A handful of online brands are synonymous with pop-under ads. It’s arguable travel provider Orbitz is at the top of that list. You’re sure to have seen its ads somewhere, because they’re everywhere — from news and travel sites to networks all over the Web.
You’ve probably also wondered what marketers behind those ads are thinking when they develop such campaigns, especially given the consumer and media backlash directed at pop-up and pop-under advertisers over the past year.
In the case of Orbitz, the marketers are thinking pop-under ads work. I recently spoke with Otherwise Inc., Orbitz’s e-marketing agency of record since the travel provider’s launch just over a year ago. We discussed what I previously referred to as Orbitz’s “carpet bomb” approach to pop-under advertising that’s been going on since late summer of 2001.
According to Mark Rattin, the agency’s creative director, when the campaign launched, use of pop-unders was minimal. Back then, Rattin and his team used more traditional formats, such as 468 x 60 pixel banners and skyscrapers. The ads got a better than industry average click-through rates, averaging between 1 and 1.2 percent, but Orbitz was anxious to experiment. So Rattin began incorporating the “new flavor” of online advertising, pop-unders, into the campaign. They measured everything and quickly saw the pop-unders were producing not only click-through rates that were much higher than the industry average but also an increase in conversion rates as well.
Since then, those infamous pop-unders have become an core component of Orbitz’s online advertising initiatives. In terms of generating tangible results, there’s no doubt the ads work. What online marketers everywhere want to know is: What about public opinion?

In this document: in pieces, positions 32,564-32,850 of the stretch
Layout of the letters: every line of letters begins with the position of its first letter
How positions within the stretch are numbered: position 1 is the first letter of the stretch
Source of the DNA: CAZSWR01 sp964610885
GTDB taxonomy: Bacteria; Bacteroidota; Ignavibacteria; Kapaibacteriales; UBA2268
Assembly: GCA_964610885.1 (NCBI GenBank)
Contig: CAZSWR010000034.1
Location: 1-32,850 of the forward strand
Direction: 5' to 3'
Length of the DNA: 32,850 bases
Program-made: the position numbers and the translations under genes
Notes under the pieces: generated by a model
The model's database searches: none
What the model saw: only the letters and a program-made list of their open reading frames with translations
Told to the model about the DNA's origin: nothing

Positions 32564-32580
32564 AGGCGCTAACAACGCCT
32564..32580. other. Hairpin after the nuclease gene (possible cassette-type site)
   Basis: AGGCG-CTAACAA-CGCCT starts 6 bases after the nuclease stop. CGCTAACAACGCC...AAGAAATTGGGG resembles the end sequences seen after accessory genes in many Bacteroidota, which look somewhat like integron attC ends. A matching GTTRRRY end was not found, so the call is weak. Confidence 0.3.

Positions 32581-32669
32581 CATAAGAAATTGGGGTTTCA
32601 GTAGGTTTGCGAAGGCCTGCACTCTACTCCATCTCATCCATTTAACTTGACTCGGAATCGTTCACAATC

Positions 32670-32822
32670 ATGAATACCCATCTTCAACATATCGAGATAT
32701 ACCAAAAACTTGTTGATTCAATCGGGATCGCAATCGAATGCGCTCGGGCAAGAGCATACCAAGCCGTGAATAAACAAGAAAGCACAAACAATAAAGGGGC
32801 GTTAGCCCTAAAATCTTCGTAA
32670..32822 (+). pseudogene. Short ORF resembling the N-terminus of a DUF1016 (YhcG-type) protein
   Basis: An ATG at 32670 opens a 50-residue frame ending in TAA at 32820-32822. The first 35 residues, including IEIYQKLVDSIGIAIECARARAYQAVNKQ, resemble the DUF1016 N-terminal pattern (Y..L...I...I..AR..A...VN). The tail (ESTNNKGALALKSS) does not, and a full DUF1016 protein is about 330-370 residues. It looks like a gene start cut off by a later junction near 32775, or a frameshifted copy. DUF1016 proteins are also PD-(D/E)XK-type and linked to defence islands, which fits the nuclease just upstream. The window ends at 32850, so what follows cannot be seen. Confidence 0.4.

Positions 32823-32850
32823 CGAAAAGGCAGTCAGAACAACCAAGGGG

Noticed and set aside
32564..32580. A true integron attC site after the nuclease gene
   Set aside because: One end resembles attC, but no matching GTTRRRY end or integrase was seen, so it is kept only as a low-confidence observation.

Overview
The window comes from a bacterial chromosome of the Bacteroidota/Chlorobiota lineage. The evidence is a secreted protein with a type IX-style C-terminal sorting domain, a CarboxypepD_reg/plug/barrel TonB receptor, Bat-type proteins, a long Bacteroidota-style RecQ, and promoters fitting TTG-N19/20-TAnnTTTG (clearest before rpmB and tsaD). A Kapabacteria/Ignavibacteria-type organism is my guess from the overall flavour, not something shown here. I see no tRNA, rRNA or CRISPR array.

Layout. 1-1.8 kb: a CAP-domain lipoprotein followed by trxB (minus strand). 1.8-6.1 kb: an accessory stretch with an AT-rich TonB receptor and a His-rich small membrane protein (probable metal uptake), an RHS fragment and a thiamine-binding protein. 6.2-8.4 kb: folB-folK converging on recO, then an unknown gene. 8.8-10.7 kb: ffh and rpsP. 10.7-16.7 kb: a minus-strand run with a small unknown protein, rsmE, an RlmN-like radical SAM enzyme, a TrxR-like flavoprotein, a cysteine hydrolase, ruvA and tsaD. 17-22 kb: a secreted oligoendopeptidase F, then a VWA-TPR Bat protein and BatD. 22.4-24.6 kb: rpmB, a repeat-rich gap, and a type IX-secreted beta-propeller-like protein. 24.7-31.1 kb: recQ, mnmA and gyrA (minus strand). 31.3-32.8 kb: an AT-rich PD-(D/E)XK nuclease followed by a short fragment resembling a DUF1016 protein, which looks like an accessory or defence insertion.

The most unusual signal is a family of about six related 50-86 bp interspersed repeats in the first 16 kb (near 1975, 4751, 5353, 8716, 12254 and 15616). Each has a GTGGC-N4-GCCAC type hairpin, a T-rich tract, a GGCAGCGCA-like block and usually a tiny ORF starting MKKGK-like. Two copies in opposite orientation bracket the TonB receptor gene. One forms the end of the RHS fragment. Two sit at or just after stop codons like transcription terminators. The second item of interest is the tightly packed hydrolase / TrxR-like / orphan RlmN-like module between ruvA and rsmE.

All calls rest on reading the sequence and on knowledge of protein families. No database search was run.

To be sure, Orbitz has captured the interest of a sizeable portion of the dedicated online population. How has the aggressive use of this ad format affected consumer perception of the Orbitz brand more generally?
Ask your average consumer, and you’ll probably find much pop-under ad hostility is still out there. One could argue Otherwise risks alienating potential Orbitz customers with every impression it delivers. The sustained use of pop-unders certainly assures its client will be associated with X10.com and other reviled advertisers that flood the Net with pop-unders.
Otherwise is hanging tight. Rattin points out that pop-unders, which are hidden under your browser only to come into view when you exit a site, don’t interrupt the user experience as much as pop-ups do. “The nature of advertising in general is to be intrusive”, says Rattin in defense of his campaign. “We’re struggling with something that will yield better results than traditional ads.”
As the campaigns continue, the masterminds responsible for building Orbitz online are working to improve public opinion of their client’s brand in a way that won’t require them to abandon the cash-cow ad format Orbitz has come to rely on. They stress the importance of respecting the user experience, says Rattin.
Most of Orbitz’s pop-unders are created in Flash, promoting the various services (flights, car rentals, hotels, etc.) it offers. Otherwise tries to make ads humorous and entertaining, even a little quirky, so consumers who may not be interested in the product won’t be quite as offended — a sensible strategy many mass-market advertisers tend to ignore.
Each campaign employs 15 to 20 different ad creatives, all emphasizing the “fun and romance of travel.” The use of multiple creatives and ad messages not only diminishes the irritation factor surfers experience when seeing the same ad repeatedly but also has proven to enhance overall response rates.
Rattin insists all Orbitz placements are attached to a stringent frequency cap of one ad per user per day per site. This approach doesn’t prevent heavy Internet users from seeing numerous Orbitz ads on a given day, but it does spare them repeated interruptions while they are browsing any particular site.
In the case of Orbitz and Otherwise Inc., an awareness of the overall negative public sentiment toward their chosen method of online advertising seems to have made these marketers just a little more sensitive to the consumer experience and how their online presence can affect it. Whether they’ve uncovered the secret of successfully employing one of the least popular ad formats remains to be seen. But as a media buyer and a consumer, I’m happy at least one mass-market advertiser out there genuinely respects its audience. We might be wise to take a lesson or two from Orbitz.
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